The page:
As medical devices and implants continue to advance it was only a matter of time before they evolved to provide real-time data back to medical staff and patients. A key challenge has been ensuring that the implanted sensors that wirelessly relay this data back have the right battery power. With the right power, these devices can start to cover more health conditions such as :
- Chronic pain, traditionally treated with medicine has suffered misuse which led to the increasing opioid crisis, in particular in the US. Implanted neurostimulation devices are seen as safe, long term replacement and is discussed in our video Disruptive Design in Neuromodulation
- Sleep Apnoea where an implantable device can stimulate key airway muscles to stay open and sensors can feed back data about the condition
- Implantable pulse generators (IPG) which are neurostimulators
- Heart conditions currently treated with cardiac pacemakers or defibrillators that support heart rhythm management. Implanted sensors can monitor data such as progression of heart failure and success of new treatment. Blood pressure devices that monitor blood pressure, giving early warning of a possible heart attack
- Eye implants, either for the correction of sight or intra-ocular pressure (which if high can lead to glaucoma), or for real-time glucose monitoring to help diabetics manage their condition
- Smart implants such as next-generation prosthetic implants (knee, shoulder, hip) to monitor performance, signs of infection or malfunction, pressure and temperature.
Current sensors are placed outside the body but can be bulky and don’t always give accurate data. Implanted sensors can give much more reliable data on a regular basis as they are embedded inside the actual implant.
By sending data back to the medical team, they provide an early warning signal so action can be taken, preventing any further damage. In smart orthopaedics for example, one frequent problem is when muscle and tissue react to the foreign material of the implant and this only comes to light when something goes wrong with the implant, or the patient suffers pain. An implanted sensor will feed back data so intervention can take place. This sort of intervention can:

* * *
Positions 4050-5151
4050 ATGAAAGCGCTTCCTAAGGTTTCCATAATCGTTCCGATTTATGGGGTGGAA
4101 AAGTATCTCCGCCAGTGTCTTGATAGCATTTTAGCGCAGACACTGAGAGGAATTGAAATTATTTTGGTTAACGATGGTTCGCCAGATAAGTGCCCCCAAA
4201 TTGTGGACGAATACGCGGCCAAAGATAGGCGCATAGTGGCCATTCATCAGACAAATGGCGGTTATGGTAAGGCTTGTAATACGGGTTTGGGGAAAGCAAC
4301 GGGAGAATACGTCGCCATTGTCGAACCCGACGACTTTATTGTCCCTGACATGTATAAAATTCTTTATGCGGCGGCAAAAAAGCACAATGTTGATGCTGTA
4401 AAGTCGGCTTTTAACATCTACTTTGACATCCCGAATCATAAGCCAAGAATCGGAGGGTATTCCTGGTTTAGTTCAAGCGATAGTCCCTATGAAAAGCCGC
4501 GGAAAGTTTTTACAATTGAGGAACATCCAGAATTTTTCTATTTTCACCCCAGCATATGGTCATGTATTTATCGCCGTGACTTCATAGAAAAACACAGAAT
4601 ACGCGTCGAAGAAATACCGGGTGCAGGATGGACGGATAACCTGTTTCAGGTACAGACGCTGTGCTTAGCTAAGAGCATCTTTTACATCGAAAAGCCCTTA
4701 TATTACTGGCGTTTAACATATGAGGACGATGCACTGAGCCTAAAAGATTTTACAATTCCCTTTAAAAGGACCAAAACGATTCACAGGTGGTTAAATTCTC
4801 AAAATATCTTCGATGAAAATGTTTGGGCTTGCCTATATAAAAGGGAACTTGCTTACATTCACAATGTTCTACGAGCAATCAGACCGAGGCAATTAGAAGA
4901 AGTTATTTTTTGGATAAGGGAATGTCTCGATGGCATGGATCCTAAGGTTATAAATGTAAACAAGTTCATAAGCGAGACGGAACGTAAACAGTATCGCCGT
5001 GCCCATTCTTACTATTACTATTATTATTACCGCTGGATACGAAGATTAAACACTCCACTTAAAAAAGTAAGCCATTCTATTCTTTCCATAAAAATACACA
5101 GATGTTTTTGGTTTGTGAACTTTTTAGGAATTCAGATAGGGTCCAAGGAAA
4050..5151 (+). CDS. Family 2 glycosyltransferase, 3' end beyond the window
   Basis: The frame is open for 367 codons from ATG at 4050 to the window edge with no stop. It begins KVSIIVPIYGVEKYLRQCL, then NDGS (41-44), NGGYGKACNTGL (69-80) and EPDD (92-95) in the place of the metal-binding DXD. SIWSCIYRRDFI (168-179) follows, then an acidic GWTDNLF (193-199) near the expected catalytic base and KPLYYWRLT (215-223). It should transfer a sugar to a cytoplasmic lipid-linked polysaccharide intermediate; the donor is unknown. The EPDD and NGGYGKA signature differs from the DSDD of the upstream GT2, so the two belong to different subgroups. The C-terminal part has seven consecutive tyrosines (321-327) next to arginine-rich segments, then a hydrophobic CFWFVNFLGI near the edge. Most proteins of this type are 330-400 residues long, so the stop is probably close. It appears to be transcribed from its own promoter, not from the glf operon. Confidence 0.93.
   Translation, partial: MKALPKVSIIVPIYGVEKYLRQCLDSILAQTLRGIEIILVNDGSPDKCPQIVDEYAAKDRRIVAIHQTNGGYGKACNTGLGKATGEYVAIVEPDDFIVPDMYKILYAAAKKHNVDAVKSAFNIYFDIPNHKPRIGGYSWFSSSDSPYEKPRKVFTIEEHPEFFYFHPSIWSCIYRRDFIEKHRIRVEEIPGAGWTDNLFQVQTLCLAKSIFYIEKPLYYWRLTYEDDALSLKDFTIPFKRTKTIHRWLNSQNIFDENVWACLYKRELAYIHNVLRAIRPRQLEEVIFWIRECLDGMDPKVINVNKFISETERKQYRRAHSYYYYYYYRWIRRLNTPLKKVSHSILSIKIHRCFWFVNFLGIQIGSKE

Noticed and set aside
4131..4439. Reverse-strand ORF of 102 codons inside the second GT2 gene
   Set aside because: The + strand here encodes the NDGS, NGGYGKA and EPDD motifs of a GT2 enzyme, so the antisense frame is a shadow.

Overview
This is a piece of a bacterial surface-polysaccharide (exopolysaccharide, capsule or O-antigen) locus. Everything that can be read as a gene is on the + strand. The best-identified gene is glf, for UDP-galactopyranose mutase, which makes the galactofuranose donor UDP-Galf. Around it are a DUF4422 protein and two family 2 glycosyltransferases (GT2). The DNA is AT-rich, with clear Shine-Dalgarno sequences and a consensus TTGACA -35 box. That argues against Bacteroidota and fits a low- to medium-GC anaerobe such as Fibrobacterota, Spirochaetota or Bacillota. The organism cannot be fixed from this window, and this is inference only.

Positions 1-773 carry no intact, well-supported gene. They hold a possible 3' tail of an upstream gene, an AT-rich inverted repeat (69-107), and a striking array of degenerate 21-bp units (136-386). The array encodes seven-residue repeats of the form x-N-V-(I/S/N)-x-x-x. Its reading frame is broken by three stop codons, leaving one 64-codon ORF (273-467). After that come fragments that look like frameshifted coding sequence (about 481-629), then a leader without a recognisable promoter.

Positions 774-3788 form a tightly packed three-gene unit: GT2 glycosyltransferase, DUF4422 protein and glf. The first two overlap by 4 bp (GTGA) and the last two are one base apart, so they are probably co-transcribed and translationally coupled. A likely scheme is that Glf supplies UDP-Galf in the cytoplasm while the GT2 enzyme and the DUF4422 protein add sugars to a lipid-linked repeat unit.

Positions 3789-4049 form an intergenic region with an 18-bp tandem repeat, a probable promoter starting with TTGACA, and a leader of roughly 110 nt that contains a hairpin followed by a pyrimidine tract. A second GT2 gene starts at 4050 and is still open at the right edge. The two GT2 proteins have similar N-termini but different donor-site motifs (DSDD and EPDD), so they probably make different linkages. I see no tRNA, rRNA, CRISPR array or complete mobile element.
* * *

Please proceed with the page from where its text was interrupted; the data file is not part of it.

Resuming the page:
- Have huge cost savings for healthcare providers
- Reduce recovery time for the patient
- Prevent secondary injuries
- Increase the life span of implant
- Inform treatment plans
Real-time data won’t just help doctors but also those designers of future medical devices, giving them more data to create even better implants. To date, a key challenge has been to make the sensor small enough to fit into these next-generation implants. The use of microelectromechanical systems (MEMS) based technology has made this possible. However battery technology has also needed to improve to be small enough to fit inside these microscale sensors.
Ilika’s Stereax solid state batteries are designed to address the challenges designers face with next-generation medical implants. These micro batteries:
- Are ultra-thin down to 150 µm
- Have no toxic liquids
- Can be as small as 2 mm3
- Support high temperatures
- Are customisable in shape and form
- Have high energy and can be stacked to increase energy
- Can be powered wirelessly
The Stereax M300 - a miniature stacked battery - will be available at the end of 2022. It will have a capacity of 300 µAh and dimensions of 5.6 mm x 3.6 mm x 0.9 mm. We do this by dicing, thinning and stacking 6 cells in less than 1 mm thickness.
We’re currently working with product designers to develop customised batteries for their smart implants enabling them to innovate as much as possible and not be limited by the battery power. Engage now as an early adopter email@example.com.
For more on our Stereax micro batteries: